Uoptia 9 A Volatile Vacation is a 3D isometric shooter combined with rogue-like elements. You play as a holiday maker who has arrived on Utopia 9 which is a holiday resort set in the future. The game also includes a nemesis system which we saw in 2014’s hit, Shadow of Mordor, allowing the player to take revenge on enemies which killed them on previous attempts.
The game starts out with your character crash landing on Utopia, and straight away you are greeted with an easy to follow tutorial system as it is etched in the ground below you. Your aim is to make your way to the customer service building in Utopia, obviously to make a complaint about this holiday resort ruining your vacation! As you traverse through the world, you’ll come up against hundreds of enemy aliens armed with different weapons, and suitcases…of course! Your character has the ability to hold two weapons at once, as well as two other weapons in your holster. Combining different weapons together such as Tasers and pistols allow you to create some interesting combinations and really some gaming changing solutions too. Every enemy you kill will drop experience points, once you amass enough experience points you will level up, allowing you to spend a talent point in the game’s Mutation system. The mutations you can pick from range from straight up damage increases, to faster movement speed or firing speed, or more bespoke abilities such as enemies having a chance to drop a whiskey bottle that will grant you health points when they die.
If you die in Utopia, you will lose all of your equipment and mutation points, and have to start right at the beginning of the game again. The enemy which killed you will grow stronger and loot all of your gear. You have the option to go back the same route you went previously to avenge the last tourist, and attempt to take out the upgraded enemy to get the loot back, or you can choose a completely different path and avoid it all together. This reminded me a lot of how Dark Souls worked, although the experience was different here.
Utopia 9 has one of the most catchy theme tunes I have heard in a very long time. Right from booting the game up you are presented with an upbeat soundtrack which is present throughout the game. The production values are very high on the rest of the sound effects in game which match the overall look of the game. . Visually Utopia 9 is great. Plenty of character and colourful environments can be found through the game, as well as some really interesting and quirky character designs. The game’s UI is really nicely presented too. Clean and slick menus make everything much easier to navigate through and all of the relevant information is always on screen for your viewing such as ammo counts, health and a mini map.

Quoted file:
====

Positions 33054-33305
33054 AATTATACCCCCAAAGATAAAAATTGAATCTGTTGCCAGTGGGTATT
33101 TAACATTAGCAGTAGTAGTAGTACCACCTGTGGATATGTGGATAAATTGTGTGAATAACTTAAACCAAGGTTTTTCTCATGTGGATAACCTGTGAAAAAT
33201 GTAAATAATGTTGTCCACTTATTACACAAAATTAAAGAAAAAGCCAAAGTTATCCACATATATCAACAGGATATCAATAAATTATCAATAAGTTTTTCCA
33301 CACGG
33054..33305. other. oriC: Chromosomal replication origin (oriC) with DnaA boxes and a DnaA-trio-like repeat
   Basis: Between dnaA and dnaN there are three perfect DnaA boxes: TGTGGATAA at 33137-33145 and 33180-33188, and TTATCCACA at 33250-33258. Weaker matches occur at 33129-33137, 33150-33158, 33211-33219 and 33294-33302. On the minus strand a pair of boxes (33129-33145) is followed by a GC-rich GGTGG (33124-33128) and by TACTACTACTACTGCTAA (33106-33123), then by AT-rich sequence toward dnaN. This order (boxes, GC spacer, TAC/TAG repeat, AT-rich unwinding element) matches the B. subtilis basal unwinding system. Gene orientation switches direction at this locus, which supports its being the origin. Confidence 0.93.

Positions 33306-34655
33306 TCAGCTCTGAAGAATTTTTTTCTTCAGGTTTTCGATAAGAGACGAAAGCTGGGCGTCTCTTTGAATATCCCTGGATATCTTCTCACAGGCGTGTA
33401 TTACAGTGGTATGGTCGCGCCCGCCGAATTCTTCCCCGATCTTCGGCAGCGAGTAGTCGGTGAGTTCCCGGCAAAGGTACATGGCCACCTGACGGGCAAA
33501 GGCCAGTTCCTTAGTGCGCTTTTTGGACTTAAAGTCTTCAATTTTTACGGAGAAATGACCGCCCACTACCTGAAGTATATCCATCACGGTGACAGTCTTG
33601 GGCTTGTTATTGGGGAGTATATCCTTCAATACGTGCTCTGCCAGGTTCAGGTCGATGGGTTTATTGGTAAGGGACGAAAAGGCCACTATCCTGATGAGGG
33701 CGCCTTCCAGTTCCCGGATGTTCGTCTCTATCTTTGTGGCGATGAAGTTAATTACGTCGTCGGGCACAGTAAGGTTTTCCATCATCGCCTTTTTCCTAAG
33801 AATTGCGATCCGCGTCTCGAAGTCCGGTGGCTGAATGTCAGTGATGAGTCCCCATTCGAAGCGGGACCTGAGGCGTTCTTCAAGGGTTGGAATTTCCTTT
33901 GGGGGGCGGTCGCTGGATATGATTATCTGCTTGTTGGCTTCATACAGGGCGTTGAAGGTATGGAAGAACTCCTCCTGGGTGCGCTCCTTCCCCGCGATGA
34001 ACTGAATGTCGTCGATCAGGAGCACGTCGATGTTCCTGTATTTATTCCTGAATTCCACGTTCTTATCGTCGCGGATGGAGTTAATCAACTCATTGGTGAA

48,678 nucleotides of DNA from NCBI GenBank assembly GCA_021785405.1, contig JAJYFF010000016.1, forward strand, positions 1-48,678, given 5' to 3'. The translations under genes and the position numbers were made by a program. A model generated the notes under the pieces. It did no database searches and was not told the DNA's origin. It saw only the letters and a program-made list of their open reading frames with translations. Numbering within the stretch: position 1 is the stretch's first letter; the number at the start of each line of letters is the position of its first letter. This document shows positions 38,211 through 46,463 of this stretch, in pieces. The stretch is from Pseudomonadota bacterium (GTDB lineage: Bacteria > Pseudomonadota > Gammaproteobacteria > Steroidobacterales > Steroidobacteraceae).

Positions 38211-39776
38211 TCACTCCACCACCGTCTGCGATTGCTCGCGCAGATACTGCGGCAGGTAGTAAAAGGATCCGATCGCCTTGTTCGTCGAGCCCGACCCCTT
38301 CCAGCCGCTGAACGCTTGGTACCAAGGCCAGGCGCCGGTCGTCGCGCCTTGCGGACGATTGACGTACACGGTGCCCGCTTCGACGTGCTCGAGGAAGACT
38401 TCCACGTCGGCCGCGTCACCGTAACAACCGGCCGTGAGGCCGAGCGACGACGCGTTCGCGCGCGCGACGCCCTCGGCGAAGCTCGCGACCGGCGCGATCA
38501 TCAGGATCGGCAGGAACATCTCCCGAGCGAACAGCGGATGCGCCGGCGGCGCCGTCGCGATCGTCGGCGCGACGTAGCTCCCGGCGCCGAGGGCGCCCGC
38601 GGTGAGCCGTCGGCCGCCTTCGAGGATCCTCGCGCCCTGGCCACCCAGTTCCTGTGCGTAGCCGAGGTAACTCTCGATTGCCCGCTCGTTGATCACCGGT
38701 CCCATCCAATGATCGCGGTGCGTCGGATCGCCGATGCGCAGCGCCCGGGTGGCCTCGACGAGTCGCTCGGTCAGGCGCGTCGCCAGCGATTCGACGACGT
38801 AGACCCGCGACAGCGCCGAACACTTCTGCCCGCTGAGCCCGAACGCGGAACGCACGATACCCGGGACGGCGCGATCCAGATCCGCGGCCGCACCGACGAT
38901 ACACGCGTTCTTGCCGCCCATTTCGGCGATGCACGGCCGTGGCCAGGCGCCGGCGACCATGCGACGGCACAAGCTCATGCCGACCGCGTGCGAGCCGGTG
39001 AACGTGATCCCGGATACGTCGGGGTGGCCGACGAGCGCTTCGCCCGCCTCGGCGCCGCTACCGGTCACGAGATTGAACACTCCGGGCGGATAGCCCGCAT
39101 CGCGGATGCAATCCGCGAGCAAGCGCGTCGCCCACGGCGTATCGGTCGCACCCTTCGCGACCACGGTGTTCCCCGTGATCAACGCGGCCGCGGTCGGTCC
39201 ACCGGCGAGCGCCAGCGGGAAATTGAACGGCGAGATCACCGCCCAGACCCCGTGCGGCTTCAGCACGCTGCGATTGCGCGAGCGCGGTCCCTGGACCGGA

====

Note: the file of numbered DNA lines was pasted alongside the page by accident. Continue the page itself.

This game is hard. I thought it was going to be a really easy experience, this stemmed from past games in this genre having a watered down gameplay which could easily be beaten after a little bit of practice. Not Utopia 9 – this game is punishingly hard. It took me over 5 hours before I could even get past the third stage in the game, and even now after ten hours, I am nowhere near completing it. The nemesis system adds an extra level of challenge, but also rewards players for taking the challenge as killing upgraded enemies will result in more experience and a bigger quantity of rewards.
All of the levels in this game are procedurally generated, you won’t experience the same map more than once, which also adds to the difficulty factor as you be going into each run blind. Enemies will spawn in random locations, and will sometimes even spawn right where you start your adventure so you really best be quick off the mark. Throughout each stage, you will come across chests which will include loot such as new weapons, shields, and health upgrades. These soon become your aim and bench mark for reaching a certain check point throughout a level as you will rely on them like you life depends on it (because it does). There is a real art between conserving your ammo and not dying – one that takes a lot of time and practice to master.
With the procedurally generated levels, and the challenging game play, Utopia 9 has a huge amount of replay ability and length to it in general. Like I said above, I am nowhere near close to finishing the game after over ten hours of game play. Like many other roguelike games, this can easily be a twenty hour plus title.
Utopia 9 seemed to be a bug and glitch free release. I didn’t have any technical problems throughout. I was able to play at a steady 60 FPS even on a 4k resolution; I had no screen tearing or anything. A technically sound release.
Overall I really enjoyed my time playing Utopia 9. The game play is satisfying and fun which is probably the most important factor here but there is so much more to this title; with a really awesome soundtrack, to endless amount of content on offer. The dev team are constantly adding new content as well, with more items planned to be added in the future and improved AI. Utopia 9 is a solid release that would be well worth your time checking out.